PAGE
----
When I was growing up, Chinese New Year was an annual tradition, which my mother had to coax my brother, sister and I into participating in. It often consisted of a banquet at a large, sterile, and in my young mind, smelly Chinese restaurant in Monterey Park. Our extended family and friends would gather wearing our finest red garments for a feast of Chinese delicacies, which due to their putrid smells, strange consistencies or just down right unpleasing looks, I often opted out of eating. Usually a plate of chao mian (friend noodles) was ordered specifically for me. However, one of the more favorable memories for my siblings and I in addition to our five other cousins, was the small red package that would be passed from the elder generation to the younger. Received with a bowed head and both hands, these 红包 hong bao (literally red package) often held a crisp $100 bill, that would be wondrous play money for our ludicrous teenage activities.
For the first time in my twenty four years of experiencing Chinese New Year, this year’s week-long celebration in Beijing enabled me to see the tradition in a new light. The New Year, when celebrated in China, is equivalent to Christmas, Thanksgiving, Easter, Halloween and July 4th rolled up into one splendidly spectacular firework-filled bonanza. There is no tradition or holiday that I have experienced anywhere else in the world that is as lavish as Chinese New Year in China. Known as 春节 chunjie, or literally Spring Festival, the majority of the celebrating spans the one week of official government holiday during the two and a half week long festival. This one week is also known to many as the greatest migration in the world, as nearly 10% of China’s 1.2 billion people, travel from their cities of work to the towns that they once called home. The week is filled with the traditional meal of 饺子 jiaozi (dumplings), drinking the potinent gasoline-like 白酒 baijiu liquor, and more fireworks than you’ve seen in your life, put together into one day. And then it happens for another seven days… However, I will say, 春节 chunjie is maybe the only week where you are able to move around Beijing without having to deal with its population of over 22 million.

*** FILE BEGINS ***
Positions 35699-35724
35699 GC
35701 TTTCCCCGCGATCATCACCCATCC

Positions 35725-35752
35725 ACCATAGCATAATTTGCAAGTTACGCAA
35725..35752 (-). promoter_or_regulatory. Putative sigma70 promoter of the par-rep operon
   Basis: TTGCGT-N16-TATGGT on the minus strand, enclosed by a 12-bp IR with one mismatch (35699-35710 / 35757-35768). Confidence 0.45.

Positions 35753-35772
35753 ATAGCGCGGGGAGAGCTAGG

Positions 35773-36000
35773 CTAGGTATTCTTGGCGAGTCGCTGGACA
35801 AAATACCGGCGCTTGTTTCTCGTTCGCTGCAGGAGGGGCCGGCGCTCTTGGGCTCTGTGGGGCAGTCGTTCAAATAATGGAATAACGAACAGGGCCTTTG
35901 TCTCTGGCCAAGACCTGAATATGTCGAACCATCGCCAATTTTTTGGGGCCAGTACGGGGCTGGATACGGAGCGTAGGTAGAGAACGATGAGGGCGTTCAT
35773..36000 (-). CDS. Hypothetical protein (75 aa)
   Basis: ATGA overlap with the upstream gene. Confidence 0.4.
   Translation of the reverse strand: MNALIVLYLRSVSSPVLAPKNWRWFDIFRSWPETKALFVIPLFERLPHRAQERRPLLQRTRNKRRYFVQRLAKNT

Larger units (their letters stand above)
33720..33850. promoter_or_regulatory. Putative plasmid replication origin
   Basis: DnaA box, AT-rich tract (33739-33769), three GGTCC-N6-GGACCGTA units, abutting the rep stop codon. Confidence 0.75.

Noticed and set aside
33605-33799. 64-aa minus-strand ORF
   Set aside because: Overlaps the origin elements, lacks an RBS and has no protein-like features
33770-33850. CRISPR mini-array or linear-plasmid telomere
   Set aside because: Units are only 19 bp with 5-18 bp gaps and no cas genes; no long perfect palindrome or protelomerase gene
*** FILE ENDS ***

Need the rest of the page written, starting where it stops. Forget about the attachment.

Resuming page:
It is an absolutely incredible experience and one that, for the first time in a long time, made me happy to be half Chinese. Below are some pictures from my 春节 chunjie festivities…
Performance at one of the numerous temple fairs (quite literally a fair at a temple) occurring around the city
Just a few of the hundreds of thousands of red lanterns hung around the city
Rides at the Chaoyang Park temple fair
Happy babies galore
Jiaozi making feast on the eve of Chinese New Year at my apartment (Ours were stuffed with ingredients such as pork, purple and white cabbage, eggs, scallions, mushrooms and lotus root)
Just a few of the over 150 jiaozi that were made at my house that evening
And of course…Fireworks! One bursting right in front of my apartment window…No zoom needed